Exploring the Militarization of US Police Forces
The United States Defense Department’s 1033 program began in 1997, it allows for the transfer of excess military equipment to civilian law enforcement agencies. Most of the equipment obtained is justifiable, things such as cold weather clothing, diesel generators and flashlights. However, a significant portion of it is explicitly combat-oriented in nature, equipment such as M-16 rifles, tanks, and mine-resistant vehicles.
In 2014 the New York Times filed a freedom of information act request and received data from the Pentagon on all acquisitions since 2006. The data was made public by the NYT, it can be found here. The data is on an item purchase level, it has the state and county an item was purchased in, the item’s NATO stock number, the item’s name, how much it costs, how many were bought and the date of purchase.
Out of all of money spent by civilian law enforcement agencies through the 1033 program from 2006-2014 $609,879,850, 48% of the total, was spent on combat-oriented equipment. The rest of this analysis was produced using the combat-oriented subset.
Some Notable Acquired Items
Combat Wheeled Vehicle
Mine Resistant Vehicle
Fully Tracked Personnel Carrier
Alabama, Tennessee and Oklahoma are notable outliers, they are all in the top-10 before and after adjusting for population.
We can see that the southern and central states have more spending than the coasts.
Most of these counties are very rural with populations under 5000, a couple large purchases (such as 2 tanks and 4 trucks in the case of Divide, ND) give them their high spending per capita.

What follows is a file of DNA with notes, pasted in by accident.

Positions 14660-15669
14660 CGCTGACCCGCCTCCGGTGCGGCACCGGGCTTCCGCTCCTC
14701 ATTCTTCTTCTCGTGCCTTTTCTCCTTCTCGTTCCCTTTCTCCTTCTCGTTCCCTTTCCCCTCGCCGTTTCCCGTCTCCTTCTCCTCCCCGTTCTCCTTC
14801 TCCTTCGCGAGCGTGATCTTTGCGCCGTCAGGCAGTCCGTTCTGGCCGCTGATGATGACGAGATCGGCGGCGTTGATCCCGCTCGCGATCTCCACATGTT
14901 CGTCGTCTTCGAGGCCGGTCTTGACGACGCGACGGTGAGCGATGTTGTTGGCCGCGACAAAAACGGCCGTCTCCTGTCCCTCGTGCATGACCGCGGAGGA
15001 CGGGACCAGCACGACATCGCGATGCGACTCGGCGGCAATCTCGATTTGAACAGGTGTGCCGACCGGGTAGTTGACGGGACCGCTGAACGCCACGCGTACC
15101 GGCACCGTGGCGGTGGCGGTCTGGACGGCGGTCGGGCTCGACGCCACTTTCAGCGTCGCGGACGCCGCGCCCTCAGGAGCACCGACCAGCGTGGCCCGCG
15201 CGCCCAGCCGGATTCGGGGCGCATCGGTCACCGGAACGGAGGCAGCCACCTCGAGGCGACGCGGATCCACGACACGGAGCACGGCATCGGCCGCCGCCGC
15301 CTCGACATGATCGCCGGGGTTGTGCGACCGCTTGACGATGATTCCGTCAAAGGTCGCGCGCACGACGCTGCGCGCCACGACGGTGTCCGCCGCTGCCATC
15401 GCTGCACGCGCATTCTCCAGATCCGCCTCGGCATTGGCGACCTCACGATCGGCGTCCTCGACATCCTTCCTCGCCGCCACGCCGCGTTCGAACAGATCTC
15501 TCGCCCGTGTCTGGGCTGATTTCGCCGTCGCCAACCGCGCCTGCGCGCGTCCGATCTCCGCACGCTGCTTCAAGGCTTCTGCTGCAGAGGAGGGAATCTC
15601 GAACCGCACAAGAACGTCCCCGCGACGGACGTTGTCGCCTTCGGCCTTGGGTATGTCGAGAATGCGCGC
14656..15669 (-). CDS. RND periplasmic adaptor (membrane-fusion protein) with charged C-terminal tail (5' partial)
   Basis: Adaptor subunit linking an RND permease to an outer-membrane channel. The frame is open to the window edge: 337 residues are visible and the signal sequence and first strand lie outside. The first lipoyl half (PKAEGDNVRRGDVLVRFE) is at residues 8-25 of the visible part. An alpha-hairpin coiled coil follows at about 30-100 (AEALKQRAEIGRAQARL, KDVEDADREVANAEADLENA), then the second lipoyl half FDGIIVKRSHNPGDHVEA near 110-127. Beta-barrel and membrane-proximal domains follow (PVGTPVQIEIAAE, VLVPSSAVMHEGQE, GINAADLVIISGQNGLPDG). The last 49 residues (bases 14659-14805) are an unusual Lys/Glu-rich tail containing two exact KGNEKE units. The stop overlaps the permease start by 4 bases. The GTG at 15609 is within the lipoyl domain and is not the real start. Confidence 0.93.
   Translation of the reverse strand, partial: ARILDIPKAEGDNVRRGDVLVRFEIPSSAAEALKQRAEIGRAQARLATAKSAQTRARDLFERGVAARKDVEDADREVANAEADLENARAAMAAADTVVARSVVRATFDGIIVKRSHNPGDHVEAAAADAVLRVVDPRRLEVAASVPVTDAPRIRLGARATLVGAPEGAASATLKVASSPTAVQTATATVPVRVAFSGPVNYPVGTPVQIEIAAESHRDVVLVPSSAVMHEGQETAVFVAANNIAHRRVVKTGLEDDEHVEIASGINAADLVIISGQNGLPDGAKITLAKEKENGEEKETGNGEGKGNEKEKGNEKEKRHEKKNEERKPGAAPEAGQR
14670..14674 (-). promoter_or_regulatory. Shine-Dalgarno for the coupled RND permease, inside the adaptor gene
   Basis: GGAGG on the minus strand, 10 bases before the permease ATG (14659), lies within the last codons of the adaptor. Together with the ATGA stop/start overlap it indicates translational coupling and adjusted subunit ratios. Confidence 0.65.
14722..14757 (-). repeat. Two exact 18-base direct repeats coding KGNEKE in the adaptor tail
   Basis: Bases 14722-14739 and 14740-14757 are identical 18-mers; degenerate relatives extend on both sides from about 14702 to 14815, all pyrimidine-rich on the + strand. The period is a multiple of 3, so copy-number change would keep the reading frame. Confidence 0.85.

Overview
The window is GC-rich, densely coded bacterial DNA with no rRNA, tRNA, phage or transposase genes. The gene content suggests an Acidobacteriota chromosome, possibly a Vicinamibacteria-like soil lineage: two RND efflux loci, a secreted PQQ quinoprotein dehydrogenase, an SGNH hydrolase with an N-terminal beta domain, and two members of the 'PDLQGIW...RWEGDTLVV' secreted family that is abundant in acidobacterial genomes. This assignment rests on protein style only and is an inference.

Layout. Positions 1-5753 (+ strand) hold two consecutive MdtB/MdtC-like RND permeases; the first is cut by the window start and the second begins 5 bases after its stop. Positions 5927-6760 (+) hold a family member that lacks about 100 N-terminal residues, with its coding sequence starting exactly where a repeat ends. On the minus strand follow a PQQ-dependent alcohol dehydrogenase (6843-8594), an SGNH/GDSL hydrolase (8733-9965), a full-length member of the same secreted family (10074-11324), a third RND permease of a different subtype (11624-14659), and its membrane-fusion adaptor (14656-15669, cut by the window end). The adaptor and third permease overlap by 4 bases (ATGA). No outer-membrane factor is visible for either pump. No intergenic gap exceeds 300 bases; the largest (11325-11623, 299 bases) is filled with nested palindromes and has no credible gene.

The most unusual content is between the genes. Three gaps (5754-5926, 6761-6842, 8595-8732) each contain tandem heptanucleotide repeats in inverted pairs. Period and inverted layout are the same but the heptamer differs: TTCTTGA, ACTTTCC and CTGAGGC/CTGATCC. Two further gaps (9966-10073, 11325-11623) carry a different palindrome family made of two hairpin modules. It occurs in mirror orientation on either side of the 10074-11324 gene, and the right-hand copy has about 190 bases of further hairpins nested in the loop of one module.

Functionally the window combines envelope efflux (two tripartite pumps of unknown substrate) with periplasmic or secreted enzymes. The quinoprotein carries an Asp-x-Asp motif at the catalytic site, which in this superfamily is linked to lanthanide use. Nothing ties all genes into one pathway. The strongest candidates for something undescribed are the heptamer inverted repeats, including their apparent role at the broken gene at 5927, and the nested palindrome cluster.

Relationship with Other Socioeconomic Factors
Using data on a county level from three different sources we can examine the relationship between how much counties spent on militarized equipment and socioeconomic factors such as poverty rates, racial data and median earnings.
Most of the factors have correlations that are close to 0 which means they probably do not have any relationship at all with spending.
The most telling factors are the top three. The positive correlation of total population and spending is somewhat intuitive, however the positive correlation of crime and poverty with spending is more interesting. What this tells us is that poorer, more crime-ridden counties tend to have higher spending on combat-oriented equipment.
We also see that whiter, more rural and older counties slightly tend to have less spending while more educated and urban counties slightly tend to have more.